When the US Court of Appeals in Boston last week threw out the fraud and bribery convictions of Gamal Abdelaziz and John Wilson, two parents who had been found guilty in the “Operation Varsity Blues” college admissions scandal, their lawyers called it a “true vindication” and an affirmation of their “absolute innocence.” The Court of Appeals wasn’t nearly so flattering. It overturned the convictions, it said, because the government hadn’t proved that the men’s intention was to join a bribery conspiracy when they made whopping payments to grease their children’s admission into top schools. But while the prosecutors’ case may have been flawed, the parents’ behavior was far from admirable.
“Nothing in this opinion,” the court pointedly noted, “should be taken as approval of the defendants’ conduct in seeking college admission for their children.”
The decision was a blow to federal prosecutors. If the other Varsity Blues defendants were awaiting trial, the appellate court’s ruling would cast an ominous shadow over the government’s prospects of winning any further convictions.
But for most of those defendants, there never were any trials. Of the 57 people charged in the scandal, 51 pleaded guilty. Most were sentenced to a few weeks or months in prison, community service, and a fine. Even if they wanted to retroactively withdraw their guilty pleas, the odds against their being allowed to do so would be steep. As the attorney for one of the defendants told Globe reporter Shelley Murphy, “I would be surprised if any of the defendants that pled guilty try to reinject this case into their lives and unwind their pleas. Sometimes there is a benefit to just move on with your life.”
So all those convictions bagged by the US attorney’s office will presumably stay bagged. The dozens of wealthy parents, coaches, and others who paid or pocketed bribes, doctored student applications, cheated on college entrance exams, and otherwise cut corners to facilitate admissions to elite universities through a “side door” will have to live with a criminal record and a blot on their reputation. Some may even regret the behavior that got them into trouble in the first place: funneling tens of thousands of dollars to “consultant” Rick Singer, who used their money to grease their kids’ admission to schools like Georgetown, Stanford, Yale, and the University of Southern California.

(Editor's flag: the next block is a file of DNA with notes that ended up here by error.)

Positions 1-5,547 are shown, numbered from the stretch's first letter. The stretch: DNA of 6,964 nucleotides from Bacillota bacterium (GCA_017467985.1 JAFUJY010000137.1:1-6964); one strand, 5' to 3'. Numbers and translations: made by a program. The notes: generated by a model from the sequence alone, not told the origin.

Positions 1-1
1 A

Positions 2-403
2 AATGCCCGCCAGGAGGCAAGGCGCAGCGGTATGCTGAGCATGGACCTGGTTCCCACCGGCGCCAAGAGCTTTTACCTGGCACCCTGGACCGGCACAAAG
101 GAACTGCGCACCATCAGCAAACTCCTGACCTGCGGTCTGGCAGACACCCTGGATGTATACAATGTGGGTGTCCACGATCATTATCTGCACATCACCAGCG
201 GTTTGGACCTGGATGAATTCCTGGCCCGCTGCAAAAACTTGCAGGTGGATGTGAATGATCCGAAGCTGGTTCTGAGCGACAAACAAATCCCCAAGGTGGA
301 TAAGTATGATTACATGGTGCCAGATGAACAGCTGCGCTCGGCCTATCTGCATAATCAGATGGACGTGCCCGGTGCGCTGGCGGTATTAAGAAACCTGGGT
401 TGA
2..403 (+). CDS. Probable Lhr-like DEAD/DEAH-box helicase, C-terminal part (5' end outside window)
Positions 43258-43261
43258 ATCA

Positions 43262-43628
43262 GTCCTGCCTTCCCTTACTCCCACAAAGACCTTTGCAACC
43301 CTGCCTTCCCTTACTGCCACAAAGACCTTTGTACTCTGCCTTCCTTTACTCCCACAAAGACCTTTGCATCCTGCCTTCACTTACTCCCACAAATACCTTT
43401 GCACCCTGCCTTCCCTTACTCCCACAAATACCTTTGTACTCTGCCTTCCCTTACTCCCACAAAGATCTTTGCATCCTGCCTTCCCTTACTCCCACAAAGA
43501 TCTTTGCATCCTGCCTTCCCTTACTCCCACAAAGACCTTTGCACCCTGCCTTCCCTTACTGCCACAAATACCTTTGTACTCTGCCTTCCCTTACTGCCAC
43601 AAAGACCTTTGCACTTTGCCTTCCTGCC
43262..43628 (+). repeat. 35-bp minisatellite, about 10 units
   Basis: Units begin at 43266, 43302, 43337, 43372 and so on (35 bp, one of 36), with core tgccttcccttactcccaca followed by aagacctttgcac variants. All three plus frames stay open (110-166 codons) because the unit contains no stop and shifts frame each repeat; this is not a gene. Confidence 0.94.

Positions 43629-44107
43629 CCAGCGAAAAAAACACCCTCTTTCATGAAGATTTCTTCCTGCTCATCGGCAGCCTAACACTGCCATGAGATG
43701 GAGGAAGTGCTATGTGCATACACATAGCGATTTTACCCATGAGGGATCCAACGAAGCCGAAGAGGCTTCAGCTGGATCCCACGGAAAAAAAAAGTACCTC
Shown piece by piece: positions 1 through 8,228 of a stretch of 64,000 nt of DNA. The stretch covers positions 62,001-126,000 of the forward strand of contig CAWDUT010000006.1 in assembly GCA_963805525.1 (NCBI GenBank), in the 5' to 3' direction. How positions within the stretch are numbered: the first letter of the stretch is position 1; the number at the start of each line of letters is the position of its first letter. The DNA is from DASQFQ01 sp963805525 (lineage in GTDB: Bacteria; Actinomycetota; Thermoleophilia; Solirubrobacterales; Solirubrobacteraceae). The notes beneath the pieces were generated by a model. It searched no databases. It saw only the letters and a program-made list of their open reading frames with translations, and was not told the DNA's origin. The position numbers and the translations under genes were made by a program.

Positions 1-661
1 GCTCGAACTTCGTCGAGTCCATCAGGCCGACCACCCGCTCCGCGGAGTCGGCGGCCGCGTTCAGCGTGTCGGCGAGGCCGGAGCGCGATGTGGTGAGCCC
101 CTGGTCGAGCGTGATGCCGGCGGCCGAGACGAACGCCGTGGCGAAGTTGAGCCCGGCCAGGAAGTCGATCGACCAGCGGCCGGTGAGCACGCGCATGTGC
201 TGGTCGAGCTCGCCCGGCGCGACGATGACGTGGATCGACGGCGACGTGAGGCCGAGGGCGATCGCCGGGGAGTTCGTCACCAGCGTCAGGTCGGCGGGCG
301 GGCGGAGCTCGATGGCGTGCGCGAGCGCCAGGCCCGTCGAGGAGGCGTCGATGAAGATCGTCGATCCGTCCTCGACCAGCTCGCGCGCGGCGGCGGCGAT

From the moment the Varsity Blues indictments were unveiled in 2019, the whole business reeked of sleaze, fraud, and the sordid amorality of many American elites. It underscored as well the moral disintegration of academia, long sullied by ideological rigidity, identity politics, political intolerance, and left-wing social engineering. For many of the parents involved, no dishonest machination was too extreme if it would get their child into the “right” college. “I’m not worried about the moral issue here,” Connecticut lawyer Gordon Caplan told Singer, when they discussed ways his daughter’s GPA could fraudulently be inflated. “I’m worried about the — if she’s caught doing that, you know, she’s finished.” (Caplan pleaded guilty and was sentenced to a month in prison.)
Yet for all their crookedness and deceit, did the shameful things these people did really justify a massive federal prosecution? To build its case, the Justice Department pulled out all the stops: “The investigation included wiretaps, stakeouts, reviews of bank statements, travel records, cell-site data, emails, and interviews with cooperating witnesses — chief among them Singer, who seems not simply to have thrown his clients under a bus, but rather to have taken them to Port Authority and thrown them under an entire fleet,” wrote Caitlin Flanagan in a 2019 essay for The Atlantic.
And for what? So that a few dozen fat cats could be nailed for cheating to get their kids into college? Was that truly a national priority? There is no shortage of grave crimes and deadly conspiracies that genuinely threaten the American public: narcotics smuggling, human trafficking, identity theft, domestic terrorism, rampant tax evasion, and public corruption, to name a few. Rich parents forking over wads of dough and conjuring phony evidence that their sons or daughters were athletic stars in high school is disgraceful. But it hardly rises to the level of a criminal plot against the United States.
The offenses to which most of the defendants pleaded guilty were vague catch-alls like “honest services fraud” — jurisdictional hooks that the government used to prosecute actions not otherwise covered under the US criminal code. That seems less like justice than an abuse of prosecutorial discretion. When all is said and done, Operation Varsity Blues got great headlines and humiliated some millionaires. Was the juice, to coin a phrase, really worth the squeeze?